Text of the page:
the pitch movement is not the result of the stressing per se. (In technical terms, it's a cue to stress, but not a correlate of it.) In the last few years, Greg Kochanski has published a number of studies which re-establish loudness as the most important correlate of stress. As Sluijter and Van Heuven pointed out in the 1990's, Fry had been manipulating volume, not loudness, in his experiments, which was a mistake. (Volume is a physical property of sound, while loudness is its psychophysical counterpart. We experience loudness, not volume.) Catford (1988:167) was unequivocal about on this issue: "[T]hough pitch phenomena and stress are often related to each other in the pronunciation of a language, they are, in fact, distinct and isolatable features which are independently controllable. The fact that in many languages, of which English is one, stress is associated with pitch and duration has led to some confusion. ‘Is stress really pitch, or duration, or energy, or what?’ is the kind of muddled question that has often been asked. The answer is that, from a general phonetic point of view, stress is initiator power, as we have defined it here." The 'initiator' was his name for whatever created air flow and pressure; usually the respiratory system, of course. Resolving the debate: stress in children The information which, we think, resolves the debate about stress is something that phoneticians have paid no attention to: the speech breathing of English-speaking children during the period when they learn to stress syllables. Children have floppy (compliant) tissue in their chest walls, not the stiffer tissue of adults. So when children breathe in and stretch this tissue, there is very little pressure created subsequently by its weak tendency to recoil. If an adult's lungs are like an inflated balloon at the end of inspiration, a child's lungs are more like an inflated paper bag: full of air, but not pressurised. So children have to actively pressurise themselves to make sounds. In the early stages of learning to speak, this probably involves pressurising themselves for every syllable, much as an adult has to compress his lungs for each syllable when saying a train of /s/ sounds at a slow rate (see the earlier discussion on speech breathing). A child’s speech breathing is pulsatile.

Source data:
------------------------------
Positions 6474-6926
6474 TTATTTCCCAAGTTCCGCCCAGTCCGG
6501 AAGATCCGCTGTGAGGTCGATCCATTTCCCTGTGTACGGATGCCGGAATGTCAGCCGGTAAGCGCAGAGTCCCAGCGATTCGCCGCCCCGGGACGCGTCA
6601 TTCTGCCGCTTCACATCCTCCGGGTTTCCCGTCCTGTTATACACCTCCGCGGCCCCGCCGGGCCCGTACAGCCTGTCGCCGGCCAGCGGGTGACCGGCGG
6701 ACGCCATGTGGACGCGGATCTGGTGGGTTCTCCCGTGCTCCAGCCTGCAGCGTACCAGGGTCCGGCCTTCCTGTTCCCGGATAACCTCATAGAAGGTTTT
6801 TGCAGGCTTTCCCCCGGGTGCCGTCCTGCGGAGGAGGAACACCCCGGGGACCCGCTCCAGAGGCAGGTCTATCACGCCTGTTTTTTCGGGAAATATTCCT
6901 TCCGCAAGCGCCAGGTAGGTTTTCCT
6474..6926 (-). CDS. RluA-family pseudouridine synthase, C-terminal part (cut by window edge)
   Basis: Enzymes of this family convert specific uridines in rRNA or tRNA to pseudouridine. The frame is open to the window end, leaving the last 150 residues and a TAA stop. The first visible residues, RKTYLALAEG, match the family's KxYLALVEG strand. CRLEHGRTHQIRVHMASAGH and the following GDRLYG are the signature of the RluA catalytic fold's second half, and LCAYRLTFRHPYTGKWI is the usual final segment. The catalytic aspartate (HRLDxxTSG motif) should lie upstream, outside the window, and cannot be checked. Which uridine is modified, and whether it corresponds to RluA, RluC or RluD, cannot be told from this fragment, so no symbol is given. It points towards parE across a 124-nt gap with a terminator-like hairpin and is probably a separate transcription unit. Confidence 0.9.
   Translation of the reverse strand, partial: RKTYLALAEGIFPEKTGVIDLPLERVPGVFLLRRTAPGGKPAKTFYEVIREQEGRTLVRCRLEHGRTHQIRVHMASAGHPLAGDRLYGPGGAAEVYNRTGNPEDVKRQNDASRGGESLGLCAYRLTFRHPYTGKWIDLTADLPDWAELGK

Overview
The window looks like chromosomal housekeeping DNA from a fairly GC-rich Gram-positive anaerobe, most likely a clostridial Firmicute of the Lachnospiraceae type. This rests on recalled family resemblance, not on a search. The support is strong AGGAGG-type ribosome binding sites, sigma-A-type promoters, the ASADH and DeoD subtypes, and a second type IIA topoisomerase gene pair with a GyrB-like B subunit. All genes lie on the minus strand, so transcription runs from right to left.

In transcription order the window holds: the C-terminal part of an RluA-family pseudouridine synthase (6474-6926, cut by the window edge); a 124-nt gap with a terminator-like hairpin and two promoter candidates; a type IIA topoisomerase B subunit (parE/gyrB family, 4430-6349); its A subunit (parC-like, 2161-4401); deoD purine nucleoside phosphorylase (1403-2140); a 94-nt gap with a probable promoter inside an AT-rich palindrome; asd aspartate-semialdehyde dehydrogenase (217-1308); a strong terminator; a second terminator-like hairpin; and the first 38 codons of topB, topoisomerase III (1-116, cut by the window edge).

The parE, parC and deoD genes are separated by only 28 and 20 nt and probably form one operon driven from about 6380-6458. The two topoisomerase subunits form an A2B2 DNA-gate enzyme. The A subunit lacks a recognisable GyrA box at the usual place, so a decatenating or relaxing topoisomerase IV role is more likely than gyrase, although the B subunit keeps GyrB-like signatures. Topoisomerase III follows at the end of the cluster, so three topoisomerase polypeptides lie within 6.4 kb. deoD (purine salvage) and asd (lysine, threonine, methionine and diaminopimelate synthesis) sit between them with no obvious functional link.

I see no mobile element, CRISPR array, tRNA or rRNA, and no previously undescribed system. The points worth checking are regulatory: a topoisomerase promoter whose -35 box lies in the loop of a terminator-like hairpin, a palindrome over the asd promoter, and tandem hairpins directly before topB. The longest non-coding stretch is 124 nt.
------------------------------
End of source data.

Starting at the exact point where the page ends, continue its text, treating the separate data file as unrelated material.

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Also, young children can't make syllables louder just by tweaking their vocal folds in the way that adults can, because the tissue is still immature and the skill takes time to develop. They can only produce greater loudness by increasing their respiratory drive. So, for children learning English, stress has to be the result of extra effort applied on every stressed syllable on top of speech breathing activity that already starts pulsatile. Stress is something children create with their respiratory system and larynx in combination, not just an acoustic effect they copy from adults by making an adjustment of their vocal folds. Whatever adults do in practice to create sentence stress, the developmental path is for stressed syllables to be created by increased respiratory drive. How should we go about teaching stress? Before the physiology of speech breathing in children was understood, it might have been assumed that stress-accent in English is replicated by children by auditory matching. That is, that they hear loudness, spectral change and lengthening on certain syllables in the language around them and try to copy all of these effects. Now, it seems hugely more plausible to imagine that children start by noticing that other speakers make some syllables louder than others. They copy this, by making a bit more effort on the stressed syllables, and the other cues of prominence – spectral change and lengthening – come along as by-products of this. In this case, the underlying specification for ‘stress’ in English is a motor activity. More effort is made by the respiratory system. It seems clear that we should teach this directly, and older learners will most effectively learn to do it as they learn all other motor skills: by paying attention to what they do and what the results are. Teaching stress this way makes it more tangible. Students can feel it in their bodies, and carry what they have learnt away with them and into their normal speech. Concurrent activities like using some other part of the body in synchrony with the stressing may be helpful, but the core of the matter is to help students to make stress in as `natural' a way as possible: with their respiratory systems, as phoneticians in the past always used to recommend.

Teaching stress this way makes it more tangible. Students can feel it in their bodies, and carry what they have learnt away with them and into their normal speech.

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C

Vowel reduction